第一卷四堵墙中间的战争 第22章一步一步
大耳朵英语  http://www.bigear.cn  2007-10-17 23:18:02  【打印
CHAPTER XXII FOOT TO FOOT





When there were no longer any of the leaders left alive, except Enjolras and Marius at the two extremities of the barricade, the centre, which had so long sustained Courfeyrac, Joly, Bossuet, Feuilly and Combeferre, gave way. The cannon, though it had not effected a practicable breach, had made a rather large hollow in the middle of the redoubt; there, the summit of the wall had disappeared before the balls, and had crumbled away; and the rubbish which had fallen, now inside, now outside, had, as it accumulated, formed two piles in the nature of slopes on the two sides of the barrier, one on the inside, the other on the outside. The exterior slope presented an inclined plane to the attack.



A final assault was there attempted, and this assault succeeded. The mass bristling with bayonets and hurled forward at a run, came up with irresistible force, and the serried front of battle of the attacking column made its appearance through the smoke on the crest of the battlements. This time, it was decisive. The group of insurgents who were defending the centre retreated in confusion.



Then the gloomy love of life awoke once more in some of them. Many, finding themselves under the muzzles of this forest of guns, did not wish to die. This is a moment when the instinct of self-preservation emits howls, when the beast re-appears in men. They were hemmed in by the lofty, six-story house which formed the background of their redoubt. This house might prove their salvation. The building was barricaded, and walled, as it were, from top to bottom. Before the troops of the line had reached the interior of the redoubt, there was time for a door to open and shut, the space of a flash of lightning was sufficient for that, and the door of that house, suddenly opened a crack and closed again instantly, was life for these despairing men. Behind this house, there were streets, possible flight, space. They set to knocking at that door with the butts of their guns, and with kicks, shouting, calling, entreating, wringing their hands. No one opened. From the little window on the third floor, the head of the dead man gazed down upon them.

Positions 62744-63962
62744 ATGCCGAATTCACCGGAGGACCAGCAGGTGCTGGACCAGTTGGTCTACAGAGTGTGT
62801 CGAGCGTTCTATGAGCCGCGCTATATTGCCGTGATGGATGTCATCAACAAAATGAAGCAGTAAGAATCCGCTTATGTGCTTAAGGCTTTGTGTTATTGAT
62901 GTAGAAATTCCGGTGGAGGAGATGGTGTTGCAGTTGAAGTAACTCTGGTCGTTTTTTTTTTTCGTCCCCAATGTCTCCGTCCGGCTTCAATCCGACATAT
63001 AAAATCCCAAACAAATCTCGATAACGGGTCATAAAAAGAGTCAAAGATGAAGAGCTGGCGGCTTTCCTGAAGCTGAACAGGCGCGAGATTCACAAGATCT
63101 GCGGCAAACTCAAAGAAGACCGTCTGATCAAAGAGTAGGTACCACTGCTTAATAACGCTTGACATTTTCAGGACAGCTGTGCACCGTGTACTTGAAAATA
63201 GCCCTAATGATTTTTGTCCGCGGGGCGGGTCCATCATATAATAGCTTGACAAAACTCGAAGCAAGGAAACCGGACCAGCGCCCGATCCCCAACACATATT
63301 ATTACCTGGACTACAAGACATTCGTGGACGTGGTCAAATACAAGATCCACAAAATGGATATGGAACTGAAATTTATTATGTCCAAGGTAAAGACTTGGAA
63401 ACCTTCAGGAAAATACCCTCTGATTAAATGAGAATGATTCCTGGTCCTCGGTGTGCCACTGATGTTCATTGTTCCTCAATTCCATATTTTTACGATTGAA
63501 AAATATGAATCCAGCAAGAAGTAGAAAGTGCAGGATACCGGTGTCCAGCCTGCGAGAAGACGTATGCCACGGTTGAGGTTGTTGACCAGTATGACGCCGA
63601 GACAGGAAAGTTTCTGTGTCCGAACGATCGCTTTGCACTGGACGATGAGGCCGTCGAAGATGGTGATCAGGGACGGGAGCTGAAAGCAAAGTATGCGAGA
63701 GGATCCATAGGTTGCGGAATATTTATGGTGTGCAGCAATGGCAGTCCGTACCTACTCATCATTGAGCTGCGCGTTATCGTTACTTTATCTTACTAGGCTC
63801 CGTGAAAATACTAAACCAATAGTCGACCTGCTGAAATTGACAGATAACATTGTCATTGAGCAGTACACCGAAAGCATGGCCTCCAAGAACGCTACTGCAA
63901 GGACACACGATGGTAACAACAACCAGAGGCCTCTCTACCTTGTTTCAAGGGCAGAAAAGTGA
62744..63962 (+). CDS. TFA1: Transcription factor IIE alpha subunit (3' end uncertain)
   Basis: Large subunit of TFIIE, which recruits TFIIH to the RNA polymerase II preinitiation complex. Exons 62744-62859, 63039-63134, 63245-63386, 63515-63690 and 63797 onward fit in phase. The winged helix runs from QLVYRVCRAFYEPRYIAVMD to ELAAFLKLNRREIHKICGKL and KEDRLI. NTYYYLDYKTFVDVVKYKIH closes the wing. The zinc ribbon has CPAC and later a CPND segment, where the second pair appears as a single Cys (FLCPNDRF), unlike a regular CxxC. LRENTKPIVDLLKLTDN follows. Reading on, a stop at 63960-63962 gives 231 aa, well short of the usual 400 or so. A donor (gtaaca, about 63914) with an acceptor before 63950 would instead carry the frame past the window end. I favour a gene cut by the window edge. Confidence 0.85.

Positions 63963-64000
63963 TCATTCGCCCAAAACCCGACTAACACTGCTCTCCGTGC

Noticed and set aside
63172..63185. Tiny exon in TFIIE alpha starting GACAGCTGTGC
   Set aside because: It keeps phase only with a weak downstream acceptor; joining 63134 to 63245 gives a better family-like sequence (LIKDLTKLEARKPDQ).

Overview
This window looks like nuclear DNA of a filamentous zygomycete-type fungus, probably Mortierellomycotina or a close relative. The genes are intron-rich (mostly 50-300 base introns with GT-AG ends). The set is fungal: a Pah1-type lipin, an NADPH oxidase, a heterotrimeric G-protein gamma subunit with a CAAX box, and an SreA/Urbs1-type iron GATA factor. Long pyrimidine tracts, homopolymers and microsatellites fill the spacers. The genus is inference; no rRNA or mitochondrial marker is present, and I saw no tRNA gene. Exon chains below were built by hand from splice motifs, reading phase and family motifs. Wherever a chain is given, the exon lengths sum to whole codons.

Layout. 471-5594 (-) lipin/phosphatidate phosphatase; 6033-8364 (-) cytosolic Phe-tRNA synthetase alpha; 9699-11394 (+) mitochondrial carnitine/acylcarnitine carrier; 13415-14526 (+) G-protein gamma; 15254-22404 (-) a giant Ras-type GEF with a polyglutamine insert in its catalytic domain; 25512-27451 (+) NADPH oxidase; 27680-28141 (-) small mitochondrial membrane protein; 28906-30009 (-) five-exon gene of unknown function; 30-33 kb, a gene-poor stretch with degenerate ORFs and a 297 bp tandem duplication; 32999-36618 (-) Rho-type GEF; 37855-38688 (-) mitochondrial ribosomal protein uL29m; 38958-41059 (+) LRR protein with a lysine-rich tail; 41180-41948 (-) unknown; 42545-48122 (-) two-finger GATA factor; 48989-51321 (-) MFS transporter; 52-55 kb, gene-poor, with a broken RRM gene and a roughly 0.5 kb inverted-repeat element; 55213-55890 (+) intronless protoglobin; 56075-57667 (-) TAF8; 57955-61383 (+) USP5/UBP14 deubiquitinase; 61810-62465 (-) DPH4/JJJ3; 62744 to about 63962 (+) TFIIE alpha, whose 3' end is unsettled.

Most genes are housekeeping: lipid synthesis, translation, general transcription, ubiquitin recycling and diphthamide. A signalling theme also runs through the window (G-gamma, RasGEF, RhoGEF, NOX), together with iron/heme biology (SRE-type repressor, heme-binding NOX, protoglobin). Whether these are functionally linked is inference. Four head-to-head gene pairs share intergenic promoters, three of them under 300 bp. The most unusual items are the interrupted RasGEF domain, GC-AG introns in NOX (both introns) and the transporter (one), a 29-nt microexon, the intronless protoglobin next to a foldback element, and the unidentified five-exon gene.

But Enjolras and Marius, and the seven or eight rallied about them, sprang forward and protected them. Enjolras had shouted to the soldiers: "Don't advance!" and as an officer had not obeyed, Enjolras had killed the officer. He was now in the little inner court of the redoubt, with his back planted against the Corinthe building, a sword in one hand, a rifle in the other, holding open the door of the wine-shop which he barred against assailants. He shouted to the desperate men:--"There is but one door open; this one."-- And shielding them with his body, and facing an entire battalion alone, he made them pass in behind him. All precipitated themselves thither. Enjolras, executing with his rifle, which he now used like a cane, what single-stick players call a "covered rose" round his head, levelled the bayonets around and in front of him, and was the last to enter; and then ensued a horrible moment, when the soldiers tried to make their way in, and the insurgents strove to bar them out. The door was slammed with such violence, that, as it fell back into its frame, it showed the five fingers of a soldier who had been clinging to it, cut off and glued to the post.



Marius remained outside. A shot had just broken his collar bone, he felt that he was fainting and falling. At that moment, with eyes already shut, he felt the shock of a vigorous hand seizing him, and the swoon in which his senses vanished, hardly allowed him time for the thought, mingled with a last memory of Cosette:--"I am taken prisoner. I shall be shot."



Enjolras, not seeing Marius among those who had taken refuge in the wine-shop, had the same idea. But they had reached a moment when each man has not the time to meditate on his own death. Enjolras fixed the bar across the door, and bolted it, and double-locked it with key and chain, while those outside were battering furiously at it, the soldiers with the butts of their muskets, the sappers with their axes. The assailants were grouped about that door. The siege of the wine-shop was now beginning.



The soldiers, we will observe, were full of wrath.



The death of the artillery-sergeant had enraged them, and then, a still more melancholy circumstance. during the few hours which had preceded the attack, it had been reported among them that the insurgents were mutilating their prisoners, and that there was the headless body of a soldier in the wine-shop. This sort of fatal rumor is the usual accompaniment of civil wars, and it was a false report of this kind which, later on, produced the catastrophe of the Rue Transnonain.



When the door was barricaded, Enjolras said to the others:



"Let us sell our lives dearly."